1. Enveloping darkness.
Somehow, you’ve been drawn into Cleopatra’s needle, but the interior is not at all how you would have imagined it. Where common spatial sense dictates that the cavity of a hollow container cannot exceed the container’s exterior dimensions, you find, to the contrary, a wall-less chasm inside the obelisk—a space lacking any sensible bound or fixed points. The vertiginous horror that preceded and accompanied your absorption into the obelisk has quickly become a nauseating disorientation fused with mind-reeling disbelief. For you are suspended in a void that seems impossible. And you are moving, rapidly.
You cannot tell whether you are plummeting headlong or rocketing upward, but you extend your arms above your head in a sort of frantic, instinctual swan dive. The air is warm and stale; it ripples the flesh of your eyelids. You sense your shoulder bag slipping from your body and decide in a moment’s calculation to let it go. As its leather strap brushes your arm, the contents of the bag flash through your mind: notes from a business meeting held earlier in the day, your digital planner, pens, a printed digital photograph of your cat curled in your lap. All these artifacts seem at that moment distant and alien to you—so many jagged shards of your familiar glass bulb of a life, now shattered. Now, holding a swallow to avoid vomiting, your racing, hell-shocked mind can think only: soon I shall hit some bottom, and the impact will kill me.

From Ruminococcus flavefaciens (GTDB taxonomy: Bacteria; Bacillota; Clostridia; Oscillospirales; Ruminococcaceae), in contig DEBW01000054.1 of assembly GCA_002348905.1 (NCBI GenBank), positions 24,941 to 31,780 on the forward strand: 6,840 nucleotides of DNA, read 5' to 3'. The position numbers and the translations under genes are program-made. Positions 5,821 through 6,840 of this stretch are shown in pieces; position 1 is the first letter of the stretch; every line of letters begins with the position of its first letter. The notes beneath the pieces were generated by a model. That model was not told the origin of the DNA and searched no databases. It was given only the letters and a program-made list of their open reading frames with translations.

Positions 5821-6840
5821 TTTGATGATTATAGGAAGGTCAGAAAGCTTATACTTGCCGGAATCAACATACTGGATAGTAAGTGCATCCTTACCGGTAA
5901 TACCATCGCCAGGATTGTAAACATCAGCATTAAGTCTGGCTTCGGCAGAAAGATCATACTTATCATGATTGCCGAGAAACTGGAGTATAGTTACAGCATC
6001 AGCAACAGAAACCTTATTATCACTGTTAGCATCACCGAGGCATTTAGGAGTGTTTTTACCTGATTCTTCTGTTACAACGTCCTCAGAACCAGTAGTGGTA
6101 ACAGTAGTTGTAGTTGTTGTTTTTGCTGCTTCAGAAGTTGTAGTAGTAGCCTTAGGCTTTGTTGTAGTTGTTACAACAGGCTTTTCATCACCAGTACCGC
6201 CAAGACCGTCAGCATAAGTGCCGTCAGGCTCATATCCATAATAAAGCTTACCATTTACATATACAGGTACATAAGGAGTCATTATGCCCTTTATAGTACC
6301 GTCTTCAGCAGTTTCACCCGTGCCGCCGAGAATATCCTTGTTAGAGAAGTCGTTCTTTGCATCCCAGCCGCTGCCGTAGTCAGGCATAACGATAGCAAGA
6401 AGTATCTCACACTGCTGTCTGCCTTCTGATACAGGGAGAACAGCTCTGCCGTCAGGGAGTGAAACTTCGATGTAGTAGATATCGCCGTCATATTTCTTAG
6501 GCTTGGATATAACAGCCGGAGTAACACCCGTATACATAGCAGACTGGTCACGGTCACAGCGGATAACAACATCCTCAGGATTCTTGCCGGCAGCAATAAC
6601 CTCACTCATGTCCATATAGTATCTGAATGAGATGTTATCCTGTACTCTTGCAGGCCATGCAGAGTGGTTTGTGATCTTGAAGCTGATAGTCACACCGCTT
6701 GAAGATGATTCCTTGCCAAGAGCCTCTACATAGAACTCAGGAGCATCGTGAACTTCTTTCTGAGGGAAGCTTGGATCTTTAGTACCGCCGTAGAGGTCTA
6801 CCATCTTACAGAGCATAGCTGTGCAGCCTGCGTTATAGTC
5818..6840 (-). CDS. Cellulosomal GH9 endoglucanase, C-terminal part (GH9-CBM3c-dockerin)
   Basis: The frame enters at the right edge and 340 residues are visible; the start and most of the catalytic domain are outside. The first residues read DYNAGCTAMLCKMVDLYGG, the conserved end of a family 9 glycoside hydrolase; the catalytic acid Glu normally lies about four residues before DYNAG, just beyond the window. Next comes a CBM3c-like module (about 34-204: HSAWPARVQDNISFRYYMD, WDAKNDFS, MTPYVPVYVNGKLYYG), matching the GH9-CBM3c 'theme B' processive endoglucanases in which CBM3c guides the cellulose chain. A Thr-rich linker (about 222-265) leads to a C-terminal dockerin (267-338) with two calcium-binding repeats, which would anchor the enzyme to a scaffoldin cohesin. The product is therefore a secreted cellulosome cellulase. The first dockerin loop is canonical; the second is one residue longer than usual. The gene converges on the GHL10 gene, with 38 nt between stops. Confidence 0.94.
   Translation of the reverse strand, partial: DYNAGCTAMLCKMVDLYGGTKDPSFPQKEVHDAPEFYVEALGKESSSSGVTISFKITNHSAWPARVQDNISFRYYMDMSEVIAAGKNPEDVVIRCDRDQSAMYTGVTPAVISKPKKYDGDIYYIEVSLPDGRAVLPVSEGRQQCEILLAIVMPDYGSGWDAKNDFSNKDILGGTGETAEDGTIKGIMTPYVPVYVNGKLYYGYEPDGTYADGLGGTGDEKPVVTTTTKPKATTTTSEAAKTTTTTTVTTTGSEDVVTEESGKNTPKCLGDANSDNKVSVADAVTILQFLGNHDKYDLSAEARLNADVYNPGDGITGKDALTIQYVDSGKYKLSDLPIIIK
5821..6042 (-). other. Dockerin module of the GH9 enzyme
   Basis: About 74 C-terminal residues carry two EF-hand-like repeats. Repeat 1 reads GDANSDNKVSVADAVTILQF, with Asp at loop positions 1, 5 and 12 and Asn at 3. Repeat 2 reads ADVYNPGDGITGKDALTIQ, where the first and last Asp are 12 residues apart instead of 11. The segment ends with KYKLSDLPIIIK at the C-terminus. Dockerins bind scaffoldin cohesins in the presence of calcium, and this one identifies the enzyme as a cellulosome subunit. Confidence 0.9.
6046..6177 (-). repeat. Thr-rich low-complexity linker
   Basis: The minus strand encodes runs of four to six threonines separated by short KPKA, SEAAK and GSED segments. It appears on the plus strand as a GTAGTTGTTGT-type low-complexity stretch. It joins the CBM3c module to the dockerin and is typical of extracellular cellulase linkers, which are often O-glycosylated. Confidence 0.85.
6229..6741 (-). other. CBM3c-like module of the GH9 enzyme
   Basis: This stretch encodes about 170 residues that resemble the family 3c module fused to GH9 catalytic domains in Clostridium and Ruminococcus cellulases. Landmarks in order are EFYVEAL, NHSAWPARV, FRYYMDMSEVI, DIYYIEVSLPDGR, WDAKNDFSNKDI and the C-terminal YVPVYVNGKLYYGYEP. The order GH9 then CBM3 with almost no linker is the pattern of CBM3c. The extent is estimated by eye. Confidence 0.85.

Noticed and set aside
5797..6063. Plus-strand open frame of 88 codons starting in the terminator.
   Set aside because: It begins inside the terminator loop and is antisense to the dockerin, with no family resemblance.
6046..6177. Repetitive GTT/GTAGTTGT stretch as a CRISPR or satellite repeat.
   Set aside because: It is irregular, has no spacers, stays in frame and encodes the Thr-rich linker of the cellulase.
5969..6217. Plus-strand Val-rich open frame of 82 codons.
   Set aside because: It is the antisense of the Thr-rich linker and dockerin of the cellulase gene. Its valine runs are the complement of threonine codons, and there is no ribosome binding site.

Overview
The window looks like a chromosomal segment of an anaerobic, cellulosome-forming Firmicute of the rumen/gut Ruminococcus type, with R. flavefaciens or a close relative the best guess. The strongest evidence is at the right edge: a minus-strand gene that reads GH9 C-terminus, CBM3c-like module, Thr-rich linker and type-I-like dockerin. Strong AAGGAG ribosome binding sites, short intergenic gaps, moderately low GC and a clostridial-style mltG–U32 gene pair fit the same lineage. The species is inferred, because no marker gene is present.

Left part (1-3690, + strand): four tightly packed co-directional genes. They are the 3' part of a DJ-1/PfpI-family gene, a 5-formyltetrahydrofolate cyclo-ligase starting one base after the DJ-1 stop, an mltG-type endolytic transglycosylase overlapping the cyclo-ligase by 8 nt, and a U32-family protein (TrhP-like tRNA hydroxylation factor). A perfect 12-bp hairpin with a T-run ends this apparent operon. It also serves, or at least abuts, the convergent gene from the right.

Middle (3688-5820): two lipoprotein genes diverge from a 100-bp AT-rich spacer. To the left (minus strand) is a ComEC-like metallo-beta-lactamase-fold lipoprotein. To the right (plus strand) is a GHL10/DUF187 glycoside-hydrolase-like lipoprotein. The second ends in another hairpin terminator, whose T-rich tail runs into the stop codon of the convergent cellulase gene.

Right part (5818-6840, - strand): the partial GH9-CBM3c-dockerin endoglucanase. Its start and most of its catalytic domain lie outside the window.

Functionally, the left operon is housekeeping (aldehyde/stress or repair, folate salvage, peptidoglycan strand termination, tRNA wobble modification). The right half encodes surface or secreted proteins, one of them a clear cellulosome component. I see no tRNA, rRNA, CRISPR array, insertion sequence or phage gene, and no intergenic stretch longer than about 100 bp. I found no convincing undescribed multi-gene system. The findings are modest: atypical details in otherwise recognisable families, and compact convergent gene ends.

When you do finally hit bottom, you are surprised to be plunged into a pool of water, as black and seemingly boundless as the void you’ve just left. You sink deep into the pool, then your body’s natural buoyancy carries you up until you’ve breached the water’s surface. You are shocked, but relieved, to have broken your fall in liquid rather than on a solid surface. The water is cooler than the air and you detect a gentle tide dragging you to the left. Your eyes still yield no impression, but you smell the distinct algae-like sourness of a marine ecosystem. Swelling waves bob you up and down. You wonder if you are floating somewhere in the Atlantic Ocean. A fear of sharks and jellyfish. Childish Nightmares.
The water makes driftwood of your body with its barely perceptible current. You kick your legs and struggle against the weight of your soaked-through clothing. After several minutes of this, you contemplate allowing your increasingly burdensome patent leather shoes to sink below—removing each with the toe of the other foot—but pause. Suddenly, these shoes have renewed utility. You’ve touched sand with your toe.
2. Out of the water, fists and knees on the pebbly strand. All remains totally dark save for a pinprick of flickering orange light you’ve just noticed far down the beach. You’ve no sense of scale, so the flicker seems frustratingly deceptive. A solitary, orange-burning star in some nebulous galactic beyond or the glowing ember at the end of someone’s cigarette half a mile away—both occur as possibilities.
On your feet now. You amble towards the light, entranced and moth-like. Your sand-muffled footfalls are the only sound other than the ambient flush of water lapping land. Above the sour scent of the surf you begin to smell smoke. Burning lumber: the light is the light of a fire.